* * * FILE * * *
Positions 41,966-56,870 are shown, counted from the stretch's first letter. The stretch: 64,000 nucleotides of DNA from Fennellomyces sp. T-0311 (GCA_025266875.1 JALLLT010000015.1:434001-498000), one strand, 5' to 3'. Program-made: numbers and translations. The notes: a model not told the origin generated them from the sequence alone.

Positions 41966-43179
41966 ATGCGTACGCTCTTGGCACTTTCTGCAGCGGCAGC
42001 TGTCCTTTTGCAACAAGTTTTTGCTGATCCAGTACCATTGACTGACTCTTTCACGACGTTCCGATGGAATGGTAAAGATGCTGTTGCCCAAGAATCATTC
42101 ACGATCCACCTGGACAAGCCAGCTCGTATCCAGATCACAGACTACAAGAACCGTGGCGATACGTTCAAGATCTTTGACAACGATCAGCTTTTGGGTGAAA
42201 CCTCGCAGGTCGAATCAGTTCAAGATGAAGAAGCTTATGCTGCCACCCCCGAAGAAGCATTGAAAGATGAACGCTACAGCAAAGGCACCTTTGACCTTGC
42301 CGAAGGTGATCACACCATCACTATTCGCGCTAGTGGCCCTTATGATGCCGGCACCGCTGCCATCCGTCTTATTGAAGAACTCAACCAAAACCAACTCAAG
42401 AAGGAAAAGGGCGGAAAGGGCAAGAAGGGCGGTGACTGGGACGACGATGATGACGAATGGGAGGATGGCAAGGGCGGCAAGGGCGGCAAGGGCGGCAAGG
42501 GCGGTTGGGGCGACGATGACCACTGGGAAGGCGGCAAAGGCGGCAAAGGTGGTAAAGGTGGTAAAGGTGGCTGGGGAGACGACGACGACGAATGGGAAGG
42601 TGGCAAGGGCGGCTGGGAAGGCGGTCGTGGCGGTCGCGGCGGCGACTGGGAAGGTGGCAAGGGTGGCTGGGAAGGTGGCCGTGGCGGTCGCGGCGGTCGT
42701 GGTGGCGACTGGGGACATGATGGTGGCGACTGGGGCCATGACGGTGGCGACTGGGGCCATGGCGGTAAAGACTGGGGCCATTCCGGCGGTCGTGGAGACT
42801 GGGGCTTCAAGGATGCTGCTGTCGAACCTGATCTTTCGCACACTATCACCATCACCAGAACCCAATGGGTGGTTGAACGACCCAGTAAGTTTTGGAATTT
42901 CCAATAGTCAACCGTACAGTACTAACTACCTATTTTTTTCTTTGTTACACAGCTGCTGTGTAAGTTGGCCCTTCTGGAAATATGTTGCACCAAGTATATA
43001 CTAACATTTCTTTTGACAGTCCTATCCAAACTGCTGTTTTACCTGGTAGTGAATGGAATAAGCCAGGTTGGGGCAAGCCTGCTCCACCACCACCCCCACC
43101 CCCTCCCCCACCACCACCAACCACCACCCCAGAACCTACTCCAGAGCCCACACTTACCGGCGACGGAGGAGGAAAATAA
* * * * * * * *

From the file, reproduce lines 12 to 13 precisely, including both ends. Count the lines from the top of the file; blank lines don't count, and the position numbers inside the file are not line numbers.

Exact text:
42801 GGGGCTTCAAGGATGCTGCTGTCGAACCTGATCTTTCGCACACTATCACCATCACCAGAACCCAATGGGTGGTTGAACGACCCAGTAAGTTTTGGAATTT
42901 CCAATAGTCAACCGTACAGTACTAACTACCTATTTTTTTCTTTGTTACACAGCTGCTGTGTAAGTTGGCCCTTCTGGAAATATGTTGCACCAAGTATATA